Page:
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U.S. Senate introduces two bills aimed at improving the welfare of captive wild animals and safeguarding public safety

WASHINGTON (October 1, 2019)—The Humane Society Legislative Fund applauds the introduction to the U.S. Senate of two bills aimed at improving the welfare of captive wild animals and safeguarding public safety—the Big Cat Public Safety Act and the Captive Primate Safety Act. Both bills were introduced by Sen. Richard Blumenthal (D-Conn.). The Big Cat Public Safety Act prohibits public contact with captive tigers, lions, and other big cat species, and prohibits possession of big cats by individuals and entities lacking a USDA license. Some animal exhibitors make money by selling interactive experiences with big cat infants—petting, feeding, taking pictures with, or even swimming with them—to the public. Not only does this harm the cubs’ healthy development, but it also creates a huge captive population of adult big cats: after just a few months, when the cubs are too large to be handled, they frequently end up in the possession of substandard facilities or private individuals. These entities usually lack the knowledge and resources to meet the animals’ complex needs, and often do not take proper steps to protect the public from these dangerous wild animals. Other adults land on the doorsteps of legitimate sanctuaries, but their capacity is dwarfed by the country’s surplus of big cats. Meanwhile, the vicious cycle continues, with new litters bred to meet the never-ending demand for cub interaction experiences. This bill does not impact professionally run zoos and sanctuaries or their conservation programs. The House companion bill H.R. 1380—which has already passed the House Natural Resources Committee—was introduced by Reps. Mike Quigley (D-Ill.) and Brian Fitzpatrick (R-Pa.) and has 129 bipartisan cosponsors Nonhuman primates should never be kept as pets. Highly intelligent and social wild animals, primates’ behaviors and needs make them incompatible as pets. The adults of even the smaller primate species are powerful, unpredictable, and often aggressive. In addition, primates can spread potentially deadly infections and diseases to people, including tuberculosis and Herpes B virus. Keeping primates as pets is therefore not only cruel, but also dangerous for the owners and the general public. Despite this, primates can be readily purchased from exotic animal dealers and over the internet. To address this problem, the Captive Primate Safety Act prohibits interstate or foreign commerce involving nonhuman primates for the exotic pet trade. Licensed facilities such as zoos, circuses, research institutions, and sanctuaries are exempt, thus focusing the bill on private possession. The House companion bill, H.R.1776, was introduced by Reps. Earl Blumenauer (D-Ore.) and Brian Fitzpatrick (R-Pa.) and has 48 bipartisan cosponsors. Sara Amundson, president of the Humane Society Legislative Fund, offered the following statement: “These common-sense bills improve the lives of captive wild animals and protect the public. The desire to hold an adorable baby tiger is natural. But the short-lived thrill of a Facebook photo with a tiger cub on your lap means a lifetime of misery for the cub and creates a crisis-level surplus of captive big cats. And keeping primates as pets is so cruel and risky for all involved that experts, including renowned primatologist Dr. Jane Goodall, oppose it. I applaud Senator Blumenthal for introducing this legislation.”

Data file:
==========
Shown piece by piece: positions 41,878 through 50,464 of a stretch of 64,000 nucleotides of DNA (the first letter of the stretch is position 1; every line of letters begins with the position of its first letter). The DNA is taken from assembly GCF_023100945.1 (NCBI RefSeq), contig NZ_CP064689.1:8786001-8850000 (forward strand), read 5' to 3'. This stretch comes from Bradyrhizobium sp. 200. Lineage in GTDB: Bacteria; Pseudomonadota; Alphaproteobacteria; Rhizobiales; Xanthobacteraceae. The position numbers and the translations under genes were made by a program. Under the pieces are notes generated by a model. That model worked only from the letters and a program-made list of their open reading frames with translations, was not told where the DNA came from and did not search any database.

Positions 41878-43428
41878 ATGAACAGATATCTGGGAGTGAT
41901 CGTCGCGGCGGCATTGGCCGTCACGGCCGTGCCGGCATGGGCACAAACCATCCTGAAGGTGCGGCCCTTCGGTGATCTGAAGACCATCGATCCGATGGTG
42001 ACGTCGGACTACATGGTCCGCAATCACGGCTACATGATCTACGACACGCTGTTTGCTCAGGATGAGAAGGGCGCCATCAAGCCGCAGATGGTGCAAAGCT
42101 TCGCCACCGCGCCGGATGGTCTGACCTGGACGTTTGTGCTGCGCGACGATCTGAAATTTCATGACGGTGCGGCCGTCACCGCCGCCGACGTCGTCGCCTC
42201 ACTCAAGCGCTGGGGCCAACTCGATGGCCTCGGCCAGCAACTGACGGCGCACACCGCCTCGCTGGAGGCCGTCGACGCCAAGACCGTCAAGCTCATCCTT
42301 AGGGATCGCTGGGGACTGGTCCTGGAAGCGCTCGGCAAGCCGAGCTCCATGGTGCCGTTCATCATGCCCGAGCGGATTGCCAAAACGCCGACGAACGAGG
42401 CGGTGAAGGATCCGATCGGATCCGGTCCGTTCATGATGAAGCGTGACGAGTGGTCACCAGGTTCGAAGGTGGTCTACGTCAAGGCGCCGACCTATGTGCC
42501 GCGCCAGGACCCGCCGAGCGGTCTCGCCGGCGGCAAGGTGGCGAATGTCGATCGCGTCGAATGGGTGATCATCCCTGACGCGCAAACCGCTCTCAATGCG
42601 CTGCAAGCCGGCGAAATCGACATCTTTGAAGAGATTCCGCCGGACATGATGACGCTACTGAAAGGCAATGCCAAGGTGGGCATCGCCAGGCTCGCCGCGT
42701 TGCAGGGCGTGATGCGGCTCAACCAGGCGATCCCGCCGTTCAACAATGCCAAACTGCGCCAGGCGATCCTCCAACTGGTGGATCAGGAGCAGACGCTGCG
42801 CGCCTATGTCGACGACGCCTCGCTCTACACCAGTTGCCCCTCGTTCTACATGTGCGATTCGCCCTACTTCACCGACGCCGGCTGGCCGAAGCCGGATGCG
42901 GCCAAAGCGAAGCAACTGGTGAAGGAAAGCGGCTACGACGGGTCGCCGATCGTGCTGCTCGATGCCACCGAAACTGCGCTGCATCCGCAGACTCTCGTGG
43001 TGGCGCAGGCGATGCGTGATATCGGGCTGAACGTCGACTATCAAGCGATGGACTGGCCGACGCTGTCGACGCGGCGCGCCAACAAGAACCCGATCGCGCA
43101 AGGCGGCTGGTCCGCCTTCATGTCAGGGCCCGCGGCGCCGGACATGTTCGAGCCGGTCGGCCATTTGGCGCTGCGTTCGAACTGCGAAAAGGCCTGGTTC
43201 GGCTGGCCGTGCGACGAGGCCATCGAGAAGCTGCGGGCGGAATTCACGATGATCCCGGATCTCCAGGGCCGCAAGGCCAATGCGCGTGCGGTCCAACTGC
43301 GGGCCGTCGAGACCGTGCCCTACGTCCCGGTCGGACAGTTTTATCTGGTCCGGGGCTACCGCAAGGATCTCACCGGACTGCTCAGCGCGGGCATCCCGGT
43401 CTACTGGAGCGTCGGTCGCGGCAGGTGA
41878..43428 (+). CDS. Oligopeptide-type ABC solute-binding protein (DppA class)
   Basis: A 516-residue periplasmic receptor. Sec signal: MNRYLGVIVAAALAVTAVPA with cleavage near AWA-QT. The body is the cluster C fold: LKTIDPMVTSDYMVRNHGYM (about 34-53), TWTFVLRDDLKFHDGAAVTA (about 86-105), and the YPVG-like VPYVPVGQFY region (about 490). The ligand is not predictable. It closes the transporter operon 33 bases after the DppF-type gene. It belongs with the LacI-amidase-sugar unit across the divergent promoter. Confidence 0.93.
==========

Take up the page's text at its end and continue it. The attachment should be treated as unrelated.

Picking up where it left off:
Media contact:
Emily Ehrhorn: 202-779-1814;


The Humane Society Legislative Fund is a social welfare organization incorporated under section 501(c)(4) of the Internal Revenue Code and formed in 2004 as a separate lobbying affiliate of The Humane Society of the United States. The HSLF works to pass animal protection laws at the state and federal level, to educate the public about animal protection issues, and to support humane candidates for office. Visit us on all our channels: on the web at, on our blog at, on Facebook at and on Twitter at